Hawkers and Walkers in Early America: Strolling Peddlers, Preachers, Doctors, Players, and Others, From the Beginning to the Civil War
by J.B. Lippincott Co. 1927. 8vo. xvi+256 pp. Illus. 4.50.. Philadelphia:
THE best review of Mr. Wright’s book would be a reprint of the Index, but even that fills twenty-six large pages printed in double columns. For it is a veritable encyclopædia of vagabondage, as well as a history of primitive commerce, in which every kind of itinerant is carefully studied, the contents of his pack or wagon or boat, examined, all his shifts and devices noted. There are hints here for a hundred novels, a thousand short stories, an epic of the Open Road.
I do not see how anybody — at least, any man — could read Hairker.s ttnd K alkers without some twinges of envy, both of the author for having thought of compiling it, and of the vagabonds he describes. It must have furnished a glorious hobby, this gathering of what our forefathers would have called ’the quaint, the curious, and the quizzical.’ from a thousand sources, most i»f them old books of travel, local histories, private journals and letters, and defunct magazines. It is a species of adventuring almost as exciting as that of the ; otonial traders, and much less dangerous. For research, when pursued with enthusiasm, is a kind of detective work, in which clues lead one into all sorts of strange placets*a kind of hunting in which onemay arouse a long-hidden quarry in every thicket. Mr. AY right has unearthed many a queer custom aud many a queerer customer.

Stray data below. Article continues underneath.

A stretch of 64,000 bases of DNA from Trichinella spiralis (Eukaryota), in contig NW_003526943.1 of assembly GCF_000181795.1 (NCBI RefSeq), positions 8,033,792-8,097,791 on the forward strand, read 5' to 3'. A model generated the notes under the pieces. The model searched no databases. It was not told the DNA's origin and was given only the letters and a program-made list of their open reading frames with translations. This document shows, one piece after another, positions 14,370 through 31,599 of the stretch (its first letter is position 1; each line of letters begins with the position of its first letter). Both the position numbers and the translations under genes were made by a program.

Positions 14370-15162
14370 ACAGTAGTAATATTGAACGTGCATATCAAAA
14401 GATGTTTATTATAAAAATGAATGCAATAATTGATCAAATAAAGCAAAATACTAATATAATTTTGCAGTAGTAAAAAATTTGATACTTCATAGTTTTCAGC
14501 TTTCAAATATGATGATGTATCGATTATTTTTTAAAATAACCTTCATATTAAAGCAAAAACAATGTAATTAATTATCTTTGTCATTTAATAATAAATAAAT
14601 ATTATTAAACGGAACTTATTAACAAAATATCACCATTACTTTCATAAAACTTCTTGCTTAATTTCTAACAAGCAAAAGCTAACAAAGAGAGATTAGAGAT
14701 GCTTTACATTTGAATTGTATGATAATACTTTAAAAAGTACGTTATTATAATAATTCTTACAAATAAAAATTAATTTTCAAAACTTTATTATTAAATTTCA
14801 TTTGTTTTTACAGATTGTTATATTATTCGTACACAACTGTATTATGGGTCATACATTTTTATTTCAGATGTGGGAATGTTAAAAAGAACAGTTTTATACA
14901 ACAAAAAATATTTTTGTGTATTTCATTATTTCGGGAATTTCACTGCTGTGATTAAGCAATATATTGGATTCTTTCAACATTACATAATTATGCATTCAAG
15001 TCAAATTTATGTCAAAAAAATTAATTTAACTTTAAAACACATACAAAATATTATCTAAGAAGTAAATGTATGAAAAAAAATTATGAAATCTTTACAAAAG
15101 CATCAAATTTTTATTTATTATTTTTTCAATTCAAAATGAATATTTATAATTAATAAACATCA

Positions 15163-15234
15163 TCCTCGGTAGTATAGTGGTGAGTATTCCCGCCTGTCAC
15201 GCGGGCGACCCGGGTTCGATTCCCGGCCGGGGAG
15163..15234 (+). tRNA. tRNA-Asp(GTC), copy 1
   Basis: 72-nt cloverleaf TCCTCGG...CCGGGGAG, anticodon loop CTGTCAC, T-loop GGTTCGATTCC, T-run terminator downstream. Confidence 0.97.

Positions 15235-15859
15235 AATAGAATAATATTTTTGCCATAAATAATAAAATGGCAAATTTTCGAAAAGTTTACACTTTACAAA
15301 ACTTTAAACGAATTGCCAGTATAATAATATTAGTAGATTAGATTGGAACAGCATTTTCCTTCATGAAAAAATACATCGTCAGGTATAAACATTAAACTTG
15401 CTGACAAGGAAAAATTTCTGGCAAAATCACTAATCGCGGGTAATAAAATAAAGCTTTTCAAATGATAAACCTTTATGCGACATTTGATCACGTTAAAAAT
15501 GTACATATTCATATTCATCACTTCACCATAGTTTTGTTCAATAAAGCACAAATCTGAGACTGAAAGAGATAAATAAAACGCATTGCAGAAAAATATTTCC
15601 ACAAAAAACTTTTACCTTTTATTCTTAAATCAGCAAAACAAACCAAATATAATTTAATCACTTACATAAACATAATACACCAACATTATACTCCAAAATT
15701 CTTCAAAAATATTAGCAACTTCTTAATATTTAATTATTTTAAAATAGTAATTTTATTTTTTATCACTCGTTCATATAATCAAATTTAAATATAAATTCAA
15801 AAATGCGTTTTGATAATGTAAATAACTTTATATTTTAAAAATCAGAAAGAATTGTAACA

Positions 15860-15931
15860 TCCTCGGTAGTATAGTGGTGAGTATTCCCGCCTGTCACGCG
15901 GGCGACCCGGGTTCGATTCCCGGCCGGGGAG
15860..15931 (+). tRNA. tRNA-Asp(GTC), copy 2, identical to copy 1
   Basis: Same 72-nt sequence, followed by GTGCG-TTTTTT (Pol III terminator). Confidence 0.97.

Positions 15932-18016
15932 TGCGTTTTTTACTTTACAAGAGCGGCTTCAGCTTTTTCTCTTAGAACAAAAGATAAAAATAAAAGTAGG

Ills purpose being primarily historical, lie has been concerned first, of all with accumulating facts; but from among the facts emerge a troupe of pilgrims as various, as picturesque, as those of Canterbury. One can read of folk as different as Bishop Asbury and Johnny Appleseed; Phineas Barnum, showman, and John Bart ram, botanist; Nicholas Culpepper, physician, who was the last to teach the Doctrine of Signatures, and John Fitch, inventor, who sold beer at Valley Forge; Gustavus Ilesselius, artist, who could paint anything from a house to a ’landskip.”and Lambert, strong man. who could ’hold four persons at arm’s length’: William Augustus Howies, ‘Ambassador of the United Nations of the Creeks and Cherokees,’and Stephen Burroughs, black sheep, who tried his hand at counterfeiting, preaching, jailbreaking, and school-teaching, in turn, to die at last, highly respected, ‘surrounded by books and scholars.’ Indeed, there is no end. I have been able to think of no important omission except the wandering naturalists, like Audubon, and they were not primarily engaged in trade. And if one prefers to know what were the street cries of two centuries ago, who first walked the tight rope, who invented the Canestoga wagon and the stogie, how much it cost to send a letter from Boston to Portland, and who were the famous silhouette cutters of 1800 it is all here, for there is hardly a page without its curious fact or fancy.
The result of this accumulation of detail is to give one a lively sense of the passage of time and of the growth of commerce before the building of the railroads. The history of peddling in America is really a history of selling throughout the ages, from the first pedestrian merchant who followed the primitive trails with a pack on his back to the pony express and the stagecoach. Hankers and Walkers is a delightful and informing book one not only to read but to dream oxer.
R. M. GAY